Perception and attitude of general practitioners regarding generic medicines in Karachi, Pakistan

A questionnaire based study

Shazia Qasim Jamshed, Mohamed Izham Mohamed Ibrahim, Mohamed Azmi Ahmad Hassali, Imran Masood, Bee Yean Low, Asrul Akmal Shafie, Zaheer ud din Babar

Research output: Contribution to journalArticle

23 Citations (Scopus)

Abstract

Objectives: In developing countries out-of-pocket payments (OOP) are as high as 80% of healthcare spending. Generic medicines can be instrumental in reducing this expenditure. The current study is aimed to explore the knowledge, perception, and attitude of general practitioners towards generic medicines in Karachi, Pakistan. Methods: This exploratory, descriptive study was conducted on a sample of 289 randomly selected general practitioners who were dispensing at their private clinics in Karachi, Pakistan. The questionnaires were distributed and collected by hand. Data was entered to SPSS version 17. Fischer's exact test was applied to see the association between variables. Results: A total of 206 questionnaires were included in the study. A response rate of 71.3% was achieved. Out of 206 respondents, 139 (67.5%) were male while 67 (32.5%) respondents were female. Close to three quaters of the respondents (n= 148; 71.8%) showed correct knowledge about generic medicines being a 'copy of the brand name medicines' and 'interchangeable with brand name medicines' (n= 148; 71.8%). In terms of safety, the majority of respondents (n=85; 41.26%) incorrectly understood that the generic medicines are less safe than brand name medicines. The total percentage of correct responses was seen in 53% of the respondents. More than half of the respondents agreed that locally manufactured medicines are of the same effectiveness as brand name medicines (n=114; 55.4%). Male practitioners with practice experience of 11-15 years showed positive perception towards the quality of multinational products. The Majority of respondents believed that their prescribing decision is influenced by medical representatives (n=117; 56.8%). More than three-quarters of the respondents expressed their wish to prescribe low cost medicines in their practice (n=157; 76.2%). More than one third of the respondents expressed their uneasiness to prescribe products from all local manufacturers (n=72; 35%). Conclusion: There were gaps identified in the knowledge of respondents. Although good perception and attitude were noted among the respondents, dissemination of information regarding generic medicines may perhaps strengthen generic prescribing. There is a need to introduce 'Quality by Design' concept in local manufacturing units. This, in turn, can inculcate confidence in prescribers towards locally manufactured generic medicines.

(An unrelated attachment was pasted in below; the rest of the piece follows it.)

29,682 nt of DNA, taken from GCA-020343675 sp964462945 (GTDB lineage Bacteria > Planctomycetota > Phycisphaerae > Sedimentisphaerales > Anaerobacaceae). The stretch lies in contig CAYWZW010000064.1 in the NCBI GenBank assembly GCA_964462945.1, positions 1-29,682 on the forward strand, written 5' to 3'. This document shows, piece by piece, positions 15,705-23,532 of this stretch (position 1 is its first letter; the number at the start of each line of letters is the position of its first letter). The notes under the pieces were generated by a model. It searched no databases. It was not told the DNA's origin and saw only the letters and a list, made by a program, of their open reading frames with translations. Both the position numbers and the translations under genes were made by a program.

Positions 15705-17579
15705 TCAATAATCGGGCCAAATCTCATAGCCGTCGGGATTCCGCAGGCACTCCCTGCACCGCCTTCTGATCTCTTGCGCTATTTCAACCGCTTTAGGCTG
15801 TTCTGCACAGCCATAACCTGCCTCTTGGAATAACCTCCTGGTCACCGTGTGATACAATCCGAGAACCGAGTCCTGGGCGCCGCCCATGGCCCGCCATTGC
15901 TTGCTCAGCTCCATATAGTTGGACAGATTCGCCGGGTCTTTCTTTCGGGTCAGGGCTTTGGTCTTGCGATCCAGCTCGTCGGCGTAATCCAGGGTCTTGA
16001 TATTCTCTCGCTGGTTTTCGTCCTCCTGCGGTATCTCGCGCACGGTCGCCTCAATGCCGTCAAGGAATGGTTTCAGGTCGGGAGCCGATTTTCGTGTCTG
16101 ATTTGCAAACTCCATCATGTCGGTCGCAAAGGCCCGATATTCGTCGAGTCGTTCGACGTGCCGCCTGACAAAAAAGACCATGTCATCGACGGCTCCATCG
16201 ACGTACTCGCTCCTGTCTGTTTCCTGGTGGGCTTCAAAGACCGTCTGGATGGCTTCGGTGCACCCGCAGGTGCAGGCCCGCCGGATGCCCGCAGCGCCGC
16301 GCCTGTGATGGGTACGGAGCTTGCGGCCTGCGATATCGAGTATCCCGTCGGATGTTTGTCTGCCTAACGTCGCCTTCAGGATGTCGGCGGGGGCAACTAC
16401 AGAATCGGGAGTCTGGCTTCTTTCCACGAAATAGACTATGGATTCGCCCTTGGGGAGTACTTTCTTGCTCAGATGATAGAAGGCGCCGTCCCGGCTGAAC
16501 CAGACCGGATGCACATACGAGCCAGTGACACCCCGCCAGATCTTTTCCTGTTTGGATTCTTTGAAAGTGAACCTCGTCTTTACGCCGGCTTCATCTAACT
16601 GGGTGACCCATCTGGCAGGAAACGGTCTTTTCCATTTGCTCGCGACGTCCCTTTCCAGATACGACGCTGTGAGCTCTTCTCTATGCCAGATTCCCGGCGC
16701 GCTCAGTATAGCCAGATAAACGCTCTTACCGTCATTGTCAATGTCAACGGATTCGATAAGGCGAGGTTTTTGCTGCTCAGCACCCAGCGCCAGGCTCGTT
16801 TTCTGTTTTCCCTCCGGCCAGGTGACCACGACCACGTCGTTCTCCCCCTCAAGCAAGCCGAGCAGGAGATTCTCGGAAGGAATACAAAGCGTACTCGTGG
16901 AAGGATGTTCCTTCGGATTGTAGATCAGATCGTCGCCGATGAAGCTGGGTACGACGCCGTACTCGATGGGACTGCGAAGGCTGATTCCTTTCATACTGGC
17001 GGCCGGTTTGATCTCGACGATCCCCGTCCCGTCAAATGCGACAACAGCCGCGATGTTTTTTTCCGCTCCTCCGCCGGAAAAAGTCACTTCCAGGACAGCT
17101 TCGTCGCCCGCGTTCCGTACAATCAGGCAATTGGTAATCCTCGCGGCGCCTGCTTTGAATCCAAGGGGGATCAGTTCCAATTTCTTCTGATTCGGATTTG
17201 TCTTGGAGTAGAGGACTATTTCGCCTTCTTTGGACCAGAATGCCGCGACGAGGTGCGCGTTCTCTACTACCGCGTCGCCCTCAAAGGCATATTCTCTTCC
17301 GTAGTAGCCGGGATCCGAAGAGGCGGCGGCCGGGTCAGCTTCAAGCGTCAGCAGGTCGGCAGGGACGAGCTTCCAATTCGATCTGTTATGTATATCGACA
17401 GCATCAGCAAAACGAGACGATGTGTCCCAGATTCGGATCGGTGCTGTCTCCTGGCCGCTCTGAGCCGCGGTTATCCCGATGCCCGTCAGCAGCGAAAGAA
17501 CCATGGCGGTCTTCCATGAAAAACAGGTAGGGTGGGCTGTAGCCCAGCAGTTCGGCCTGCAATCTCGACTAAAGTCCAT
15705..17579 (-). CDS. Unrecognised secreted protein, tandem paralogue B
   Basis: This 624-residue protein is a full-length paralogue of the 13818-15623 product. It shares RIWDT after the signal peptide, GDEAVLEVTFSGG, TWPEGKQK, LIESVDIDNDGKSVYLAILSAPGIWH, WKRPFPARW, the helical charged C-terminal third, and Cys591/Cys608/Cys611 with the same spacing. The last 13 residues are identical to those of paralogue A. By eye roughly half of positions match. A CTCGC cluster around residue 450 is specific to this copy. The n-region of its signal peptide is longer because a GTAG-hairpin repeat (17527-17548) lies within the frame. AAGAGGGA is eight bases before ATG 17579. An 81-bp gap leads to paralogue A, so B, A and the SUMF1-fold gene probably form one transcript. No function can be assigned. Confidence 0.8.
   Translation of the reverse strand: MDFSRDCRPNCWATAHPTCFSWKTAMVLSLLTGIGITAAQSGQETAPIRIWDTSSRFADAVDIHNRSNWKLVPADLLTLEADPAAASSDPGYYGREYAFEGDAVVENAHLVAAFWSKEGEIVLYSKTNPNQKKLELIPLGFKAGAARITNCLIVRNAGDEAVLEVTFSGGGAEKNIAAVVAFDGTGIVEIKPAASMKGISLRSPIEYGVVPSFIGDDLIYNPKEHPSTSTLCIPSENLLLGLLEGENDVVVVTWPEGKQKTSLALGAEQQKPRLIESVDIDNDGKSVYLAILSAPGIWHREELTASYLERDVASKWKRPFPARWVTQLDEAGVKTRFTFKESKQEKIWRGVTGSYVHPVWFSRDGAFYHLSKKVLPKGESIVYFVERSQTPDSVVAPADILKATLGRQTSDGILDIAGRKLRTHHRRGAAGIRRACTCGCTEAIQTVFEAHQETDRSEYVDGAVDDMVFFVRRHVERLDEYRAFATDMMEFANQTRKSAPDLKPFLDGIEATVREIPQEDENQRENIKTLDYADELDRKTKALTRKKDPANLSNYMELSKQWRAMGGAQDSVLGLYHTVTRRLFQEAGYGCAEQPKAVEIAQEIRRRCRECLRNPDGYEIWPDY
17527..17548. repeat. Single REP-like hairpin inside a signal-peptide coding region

Original languageEnglish
Pages (from-to)22-30
Number of pages9
JournalSouthern Med Review
Volume5
Issue number1
Early online date23 Jul 2012
Publication statusPublished - 1 Aug 2012
Externally publishedYes

Fingerprint

Pakistan
General Practitioners
Names
Health Expenditures
Surveys and Questionnaires
Medicine
Information Dissemination
Developing Countries
Hand

Cite this

Jamshed, S. Q., Ibrahim, M. I. M., Hassali, M. A. A., Masood, I., Low, B. Y., Shafie, A. A., & Babar, Z. U. D. (2012). Perception and attitude of general practitioners regarding generic medicines in Karachi, Pakistan: A questionnaire based study. Southern Med Review, 5(1), 22-30.